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Phase 3 Trial Results Support Nivolumab Over Ipilimumab for High-Risk Melanoma

Christina Mattina
A phase 3 trial in patients with advanced melanoma found that nivolumab (Opdivo) outperformed ipilimumab (Yervoy) in terms of recurrence-free survival.
A phase 3 trial in patients with advanced melanoma found that nivolumab (Opdivo) outperformed ipilimumab (Yervoy) in terms of recurrence-free survival.

The CheckMate-238 trial, which is still ongoing, randomly assigned 906 patients with melanoma to receive either nivolumab or ipilimumab for up to 1 year. Participants had previously undergone complete resection of stage IIIb/c or stage IV melanoma, putting them at high risk of recurrence. The primary endpoint, recurrence-free survival, was determined by the time from randomization to the first recurrence or death.

According to a press release from Bristol-Myers Squibb (BMS), the manufacturer of both drugs, the group receiving nivolumab showed better recurrence-free survival compared with the ipgroup. Although the statement did not specify the size of the difference between the 2 treatment arms, it indicated that researchers would seek to present the findings at a medical conference.

“These topline results support the potential promise of Opdivo as a treatment option for patients with high-risk surgically resected melanoma. There remains an unmet need for additional options as the majority of stage III and resected stage IV high-risk melanoma patients experience disease recurrence after surgery,” said Vicki Goodman, MD, development lead of Melanoma and Genitourinary Cancers at BMS, in the statement. “We are committed to researching therapies that may better meet the needs of this patient population and look forward to sharing these data with health authorities soon.”

Nivolumab, a programmed death-1 (PD-1) immune checkpoint inhibitor, was delivered intravenously every 2 weeks during the trial. Ipilimumab, an immuno-oncology (IO) drug that targets cytotoxic T-lymphocyte antigen 4, was also administered intravenously, but at longer intervals. The press release from BMS notes that patients can develop severe, potentially fatal immune-mediated adverse events while taking ipilimumab.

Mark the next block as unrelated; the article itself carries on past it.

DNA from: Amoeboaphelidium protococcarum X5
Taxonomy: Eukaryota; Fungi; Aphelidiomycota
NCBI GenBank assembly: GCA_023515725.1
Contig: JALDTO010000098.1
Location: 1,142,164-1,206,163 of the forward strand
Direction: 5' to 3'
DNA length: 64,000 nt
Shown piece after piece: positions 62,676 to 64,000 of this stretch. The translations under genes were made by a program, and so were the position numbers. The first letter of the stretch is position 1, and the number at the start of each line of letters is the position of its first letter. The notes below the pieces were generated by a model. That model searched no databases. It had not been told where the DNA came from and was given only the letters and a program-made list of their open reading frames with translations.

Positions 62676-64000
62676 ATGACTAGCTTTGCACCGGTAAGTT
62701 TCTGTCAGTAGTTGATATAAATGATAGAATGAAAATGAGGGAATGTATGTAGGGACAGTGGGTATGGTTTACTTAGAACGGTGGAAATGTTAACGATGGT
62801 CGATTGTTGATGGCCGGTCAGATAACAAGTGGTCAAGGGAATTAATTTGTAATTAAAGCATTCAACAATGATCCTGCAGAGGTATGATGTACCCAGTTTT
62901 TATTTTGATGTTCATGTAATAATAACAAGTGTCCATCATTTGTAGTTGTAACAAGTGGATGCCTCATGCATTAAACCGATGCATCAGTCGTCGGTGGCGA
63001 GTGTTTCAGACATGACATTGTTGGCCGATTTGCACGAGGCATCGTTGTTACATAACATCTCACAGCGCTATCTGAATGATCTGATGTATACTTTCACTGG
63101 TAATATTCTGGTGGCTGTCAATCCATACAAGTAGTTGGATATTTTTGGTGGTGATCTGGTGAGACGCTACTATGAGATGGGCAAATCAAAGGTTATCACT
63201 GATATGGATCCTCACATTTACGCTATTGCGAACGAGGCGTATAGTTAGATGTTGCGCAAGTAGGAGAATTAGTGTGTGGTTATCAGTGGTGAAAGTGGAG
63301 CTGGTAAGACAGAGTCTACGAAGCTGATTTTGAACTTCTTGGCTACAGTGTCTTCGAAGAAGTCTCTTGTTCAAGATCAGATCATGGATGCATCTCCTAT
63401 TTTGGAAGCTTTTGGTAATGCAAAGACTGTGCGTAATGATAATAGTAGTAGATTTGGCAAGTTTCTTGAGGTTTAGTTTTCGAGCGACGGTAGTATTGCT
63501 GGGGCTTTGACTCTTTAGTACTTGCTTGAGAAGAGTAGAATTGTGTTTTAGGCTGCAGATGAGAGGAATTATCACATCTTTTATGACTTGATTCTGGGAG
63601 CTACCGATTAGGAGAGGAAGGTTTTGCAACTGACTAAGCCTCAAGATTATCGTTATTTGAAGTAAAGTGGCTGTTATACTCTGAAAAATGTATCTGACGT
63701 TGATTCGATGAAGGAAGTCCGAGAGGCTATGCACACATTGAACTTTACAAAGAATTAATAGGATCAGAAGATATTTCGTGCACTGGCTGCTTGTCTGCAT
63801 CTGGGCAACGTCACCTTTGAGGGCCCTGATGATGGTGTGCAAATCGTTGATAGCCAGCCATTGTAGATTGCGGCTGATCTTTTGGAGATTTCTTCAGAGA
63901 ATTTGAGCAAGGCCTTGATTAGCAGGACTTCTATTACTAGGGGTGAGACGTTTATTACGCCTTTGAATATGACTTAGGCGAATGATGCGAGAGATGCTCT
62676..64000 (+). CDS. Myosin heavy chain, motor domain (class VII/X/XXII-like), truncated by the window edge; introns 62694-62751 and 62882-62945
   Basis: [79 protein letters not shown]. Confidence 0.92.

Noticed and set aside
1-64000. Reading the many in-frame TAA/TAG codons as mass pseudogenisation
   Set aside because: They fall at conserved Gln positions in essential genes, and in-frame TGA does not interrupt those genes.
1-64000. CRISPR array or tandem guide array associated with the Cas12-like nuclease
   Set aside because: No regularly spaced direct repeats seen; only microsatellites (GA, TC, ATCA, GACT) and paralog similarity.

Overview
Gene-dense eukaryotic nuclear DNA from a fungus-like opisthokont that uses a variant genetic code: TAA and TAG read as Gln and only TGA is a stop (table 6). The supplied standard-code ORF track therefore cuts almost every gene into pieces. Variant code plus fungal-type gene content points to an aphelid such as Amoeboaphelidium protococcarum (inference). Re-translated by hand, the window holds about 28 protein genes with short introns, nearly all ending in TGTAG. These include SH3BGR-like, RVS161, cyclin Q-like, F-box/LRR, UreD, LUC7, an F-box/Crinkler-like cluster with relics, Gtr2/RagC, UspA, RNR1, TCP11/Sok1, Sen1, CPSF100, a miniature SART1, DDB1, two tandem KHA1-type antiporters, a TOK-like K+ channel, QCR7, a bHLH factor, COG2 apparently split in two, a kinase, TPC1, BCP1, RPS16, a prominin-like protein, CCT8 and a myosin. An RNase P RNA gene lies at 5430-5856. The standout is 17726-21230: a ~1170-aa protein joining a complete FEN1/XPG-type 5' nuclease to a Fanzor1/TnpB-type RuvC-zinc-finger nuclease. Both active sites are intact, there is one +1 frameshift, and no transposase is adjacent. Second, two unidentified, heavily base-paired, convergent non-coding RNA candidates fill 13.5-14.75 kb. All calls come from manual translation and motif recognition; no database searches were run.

A combination of the 2 agents has already received accelerated approval for the treatment of unresectable or metastatic melanoma, making it the first IO combination therapy approved for treating metastatic melanoma. On its own, nivolumab is also indicated for some types of unresectable or metastatic melanomas, as well as for treating cancers like metastatic non-small cell lung cancer or advanced renal cell carcinoma.

In the press release, BMS emphasizes that it views IO as a promising avenue for treating cancers that are difficult to manage with traditional therapies.

“Our vision for the future of cancer care is focused on researching and developing transformational Immuno-Oncology (I-O) medicines for hard-to-treat cancers that could potentially improve outcomes for these patients,” it stated. “We are leading the scientific understanding of I-O through our extensive portfolio of investigational compounds and approved agents.”

Analysts predicted that the trial findings could boost sales of nivolumab by as much as $1 billion as oncologists choose it over the more toxic ipilimumab, which will help it compete against Merck’s pembrolizumab (Keytruda), another PD-1 inhibitor.

 
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